SOFTWARE PATENTS: Will you, won’t you, will you, won’t you, will you join the dance?

CNet is getting rather excited about the interface between the Community Patent and the EPC in relation to software patents (or lack thereof).

The Commission said last week that computer programs will be excluded from patentability in the upcoming Community Patent legislation and that the European Patent Office will be bound by this law, it proudly proclaims. It basis this statement on an answer given by the Commission to a question posed by Polish MEP Adam Gierek. He states inter alia:

I am concerned about European Patent Office (EPO) practices which are undermining the social acceptability of the patent system, with patents being granted for solutions that are not patentable under the current law. Fortunately, the courts in the Member States are making use of their right to rescind patents granted by the EPO for software and business methods

and asks

… does the Commission still stand by the position set out in point 2.3.2 of the proposal for a Council regulation on the Community patent (COM(2000)412 final — 2000/0177(CNS)), namely that the case‑law which the EPO developed for the European patent will apply to the Community patent?

Contrary to the impression given in the CNet report, the Commission’s response isn’t a tub-thumping condemnation of patent protection for software. Instead it is a complex description of who gets to interpret the rules on patentability, as between the EPO and the ECJ. The upshot of this is:

* The pre-grant phase of the Community patent could be governed by the EPC
*Post-grant issues (including validity) will be governed by the Community Patent Regulation. As a result, the EPO would be bound by Community Patent law [with respect to Community Patents only, the IPKat adds]
*Part of the plan is for the EU to accede to the EPC. As a result, the EPO will become part of the Community acquis, and will be subject to interpretation by ECJ. In carrying out this interpretation, the ECJ won’t be bound by the ‘case law’ of the EPO.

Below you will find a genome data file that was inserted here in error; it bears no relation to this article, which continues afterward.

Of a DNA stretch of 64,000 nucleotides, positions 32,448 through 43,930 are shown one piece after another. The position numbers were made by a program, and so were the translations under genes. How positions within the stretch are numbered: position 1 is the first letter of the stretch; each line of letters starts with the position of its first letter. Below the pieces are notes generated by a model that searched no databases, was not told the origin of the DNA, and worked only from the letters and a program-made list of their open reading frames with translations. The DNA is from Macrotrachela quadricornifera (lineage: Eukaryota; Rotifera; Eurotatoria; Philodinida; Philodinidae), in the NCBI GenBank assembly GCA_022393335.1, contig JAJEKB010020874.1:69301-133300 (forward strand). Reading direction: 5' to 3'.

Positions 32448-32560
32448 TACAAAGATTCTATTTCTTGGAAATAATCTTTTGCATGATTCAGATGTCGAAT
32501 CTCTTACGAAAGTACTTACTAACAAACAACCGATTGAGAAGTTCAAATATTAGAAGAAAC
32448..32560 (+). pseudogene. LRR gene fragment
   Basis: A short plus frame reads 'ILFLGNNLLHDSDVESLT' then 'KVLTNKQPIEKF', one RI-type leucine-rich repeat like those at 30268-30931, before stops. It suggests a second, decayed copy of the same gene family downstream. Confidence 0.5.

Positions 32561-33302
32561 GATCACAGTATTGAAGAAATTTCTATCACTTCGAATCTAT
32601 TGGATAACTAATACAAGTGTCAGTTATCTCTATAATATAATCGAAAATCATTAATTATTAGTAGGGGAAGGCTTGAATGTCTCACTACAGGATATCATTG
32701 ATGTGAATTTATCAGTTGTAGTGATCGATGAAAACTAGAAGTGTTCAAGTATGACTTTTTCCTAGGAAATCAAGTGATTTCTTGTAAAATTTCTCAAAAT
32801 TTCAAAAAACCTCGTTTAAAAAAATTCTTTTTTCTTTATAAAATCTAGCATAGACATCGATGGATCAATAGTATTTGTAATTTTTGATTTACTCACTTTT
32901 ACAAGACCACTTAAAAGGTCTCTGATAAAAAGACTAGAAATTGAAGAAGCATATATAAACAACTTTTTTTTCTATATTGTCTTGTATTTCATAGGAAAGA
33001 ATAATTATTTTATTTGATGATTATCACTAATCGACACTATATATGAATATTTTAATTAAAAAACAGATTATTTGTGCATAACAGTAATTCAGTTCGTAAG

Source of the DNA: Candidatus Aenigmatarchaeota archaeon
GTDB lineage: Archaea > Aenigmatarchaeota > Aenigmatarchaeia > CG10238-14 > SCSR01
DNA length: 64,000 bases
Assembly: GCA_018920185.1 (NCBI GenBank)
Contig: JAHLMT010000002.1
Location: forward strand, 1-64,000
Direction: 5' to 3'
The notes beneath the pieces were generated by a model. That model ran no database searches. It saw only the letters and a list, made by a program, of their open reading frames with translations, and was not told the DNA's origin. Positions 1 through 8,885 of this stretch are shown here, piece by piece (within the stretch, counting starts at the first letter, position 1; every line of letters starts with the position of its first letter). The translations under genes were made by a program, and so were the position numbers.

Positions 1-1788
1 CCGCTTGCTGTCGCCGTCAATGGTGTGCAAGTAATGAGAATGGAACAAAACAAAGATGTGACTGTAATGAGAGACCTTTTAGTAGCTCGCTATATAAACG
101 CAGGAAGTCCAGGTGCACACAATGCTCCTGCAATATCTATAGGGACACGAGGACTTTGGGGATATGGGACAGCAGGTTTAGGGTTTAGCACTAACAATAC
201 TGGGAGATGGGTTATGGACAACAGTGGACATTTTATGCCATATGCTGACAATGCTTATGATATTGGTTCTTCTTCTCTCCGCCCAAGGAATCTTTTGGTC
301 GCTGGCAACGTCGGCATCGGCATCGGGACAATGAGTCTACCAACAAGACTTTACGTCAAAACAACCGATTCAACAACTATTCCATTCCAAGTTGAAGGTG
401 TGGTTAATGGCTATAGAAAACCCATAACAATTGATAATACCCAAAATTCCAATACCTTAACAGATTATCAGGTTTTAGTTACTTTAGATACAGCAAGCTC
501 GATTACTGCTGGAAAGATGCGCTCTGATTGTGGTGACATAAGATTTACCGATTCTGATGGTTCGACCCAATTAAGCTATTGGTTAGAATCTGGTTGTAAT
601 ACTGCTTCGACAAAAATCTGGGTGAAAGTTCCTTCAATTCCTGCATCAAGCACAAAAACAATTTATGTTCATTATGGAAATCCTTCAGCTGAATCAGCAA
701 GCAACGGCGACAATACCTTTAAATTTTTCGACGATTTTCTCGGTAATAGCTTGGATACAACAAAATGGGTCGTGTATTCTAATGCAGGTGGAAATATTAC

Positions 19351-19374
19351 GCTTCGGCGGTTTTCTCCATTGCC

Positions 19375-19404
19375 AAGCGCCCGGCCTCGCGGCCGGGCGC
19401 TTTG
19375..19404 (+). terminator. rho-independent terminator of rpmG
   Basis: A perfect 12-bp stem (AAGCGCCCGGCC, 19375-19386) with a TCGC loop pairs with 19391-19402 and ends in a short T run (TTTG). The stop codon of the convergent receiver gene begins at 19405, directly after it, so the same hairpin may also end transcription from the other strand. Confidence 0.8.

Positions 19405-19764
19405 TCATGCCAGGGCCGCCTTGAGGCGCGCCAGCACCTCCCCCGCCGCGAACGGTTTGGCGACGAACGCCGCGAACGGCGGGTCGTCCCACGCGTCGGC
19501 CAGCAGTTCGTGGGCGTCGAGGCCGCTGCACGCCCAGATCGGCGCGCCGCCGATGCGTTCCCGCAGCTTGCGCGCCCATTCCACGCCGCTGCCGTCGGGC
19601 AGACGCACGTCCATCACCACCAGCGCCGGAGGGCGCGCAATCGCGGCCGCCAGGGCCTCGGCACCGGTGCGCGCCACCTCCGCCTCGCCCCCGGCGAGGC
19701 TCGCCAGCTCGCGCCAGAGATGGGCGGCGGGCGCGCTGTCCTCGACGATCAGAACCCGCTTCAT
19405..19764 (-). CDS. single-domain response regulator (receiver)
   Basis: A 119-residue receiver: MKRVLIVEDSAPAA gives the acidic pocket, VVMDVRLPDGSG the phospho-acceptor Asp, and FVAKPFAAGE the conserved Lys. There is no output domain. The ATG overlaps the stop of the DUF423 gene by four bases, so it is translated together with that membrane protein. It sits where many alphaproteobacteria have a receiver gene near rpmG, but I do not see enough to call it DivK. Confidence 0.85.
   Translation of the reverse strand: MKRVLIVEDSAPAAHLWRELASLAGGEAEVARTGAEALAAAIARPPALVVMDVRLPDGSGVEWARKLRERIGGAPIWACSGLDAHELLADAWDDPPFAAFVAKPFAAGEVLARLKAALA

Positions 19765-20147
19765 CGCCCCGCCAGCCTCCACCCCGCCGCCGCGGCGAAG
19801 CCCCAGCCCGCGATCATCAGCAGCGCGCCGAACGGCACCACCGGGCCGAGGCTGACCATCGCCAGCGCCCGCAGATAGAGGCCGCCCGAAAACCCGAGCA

The IPKat reckons that all this isn’t saying anything of whether or not it will be more difficult to gain patents for software under the proposed Community patent. At the end of the day, the ECJ would be interpreting the very same wording of the EPC as the EPO is – wording that purports to exclude patent protection for software, and yet has been interpreted by the EPO in a way that has infuriated the anti-software patent lobby. While the ECJ would not be bound to interpret the wording in the same way as the EPO, this does not mean that it would not choose to do so. Moreover, while the EPO might need to defer to the rules of the Community Patent Regulation when dealing with Community Patents, there is no reason why it should be bound by it when dealing with non-CP patents.
SOFTWARE PATENTS: Will you, won’t you, will you, won’t you, will you join the dance? SOFTWARE PATENTS: Will you, won’t you, will you, won’t you, will you join the dance? Reviewed by Unknown on Wednesday, May 24, 2006 Rating: 5

1 comment:

  1. How can the EU accede to the EPC, if it doesn't have legal personality? I thought the EU constitution (which would establish legal personality) had been rejected. Or am I missing something? I also don't understand how the EPO (which has the job of granting patents, not judging them post-grant) could be bound by decisions of the ECJ on a Regulation that can only apply to granted patents. Unless the EPC is changed, of course, which takes us back to the start of the problem. Hmmm.

    Oh, and the whole thing won't happen anyway, as the French will stop any agreement being made on a common language for the Community Patent.


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